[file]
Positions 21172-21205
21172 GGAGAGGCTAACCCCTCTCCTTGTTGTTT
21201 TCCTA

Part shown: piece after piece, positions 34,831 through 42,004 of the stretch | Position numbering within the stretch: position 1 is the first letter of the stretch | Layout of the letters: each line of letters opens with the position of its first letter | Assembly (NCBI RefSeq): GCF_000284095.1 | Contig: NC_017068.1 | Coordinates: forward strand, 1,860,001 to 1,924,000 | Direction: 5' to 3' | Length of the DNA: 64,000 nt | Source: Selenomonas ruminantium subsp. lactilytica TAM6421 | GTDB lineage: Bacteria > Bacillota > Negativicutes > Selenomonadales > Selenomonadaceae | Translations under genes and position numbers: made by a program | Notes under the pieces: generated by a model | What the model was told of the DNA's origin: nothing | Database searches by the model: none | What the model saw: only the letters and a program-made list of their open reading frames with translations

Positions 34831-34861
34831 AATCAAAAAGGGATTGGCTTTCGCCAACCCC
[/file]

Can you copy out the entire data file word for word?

Positions 21172-21205
21172 GGAGAGGCTAACCCCTCTCCTTGTTGTTT
21201 TCCTA

Part shown: piece after piece, positions 34,831 through 42,004 of the stretch | Position numbering within the stretch: position 1 is the first letter of the stretch | Layout of the letters: each line of letters opens with the position of its first letter | Assembly (NCBI RefSeq): GCF_000284095.1 | Contig: NC_017068.1 | Coordinates: forward strand, 1,860,001 to 1,924,000 | Direction: 5' to 3' | Length of the DNA: 64,000 nt | Source: Selenomonas ruminantium subsp. lactilytica TAM6421 | GTDB lineage: Bacteria > Bacillota > Negativicutes > Selenomonadales > Selenomonadaceae | Translations under genes and position numbers: made by a program | Notes under the pieces: generated by a model | What the model was told of the DNA's origin: nothing | Database searches by the model: none | What the model saw: only the letters and a program-made list of their open reading frames with translations

Positions 34831-34861
34831 AATCAAAAAGGGATTGGCTTTCGCCAACCCC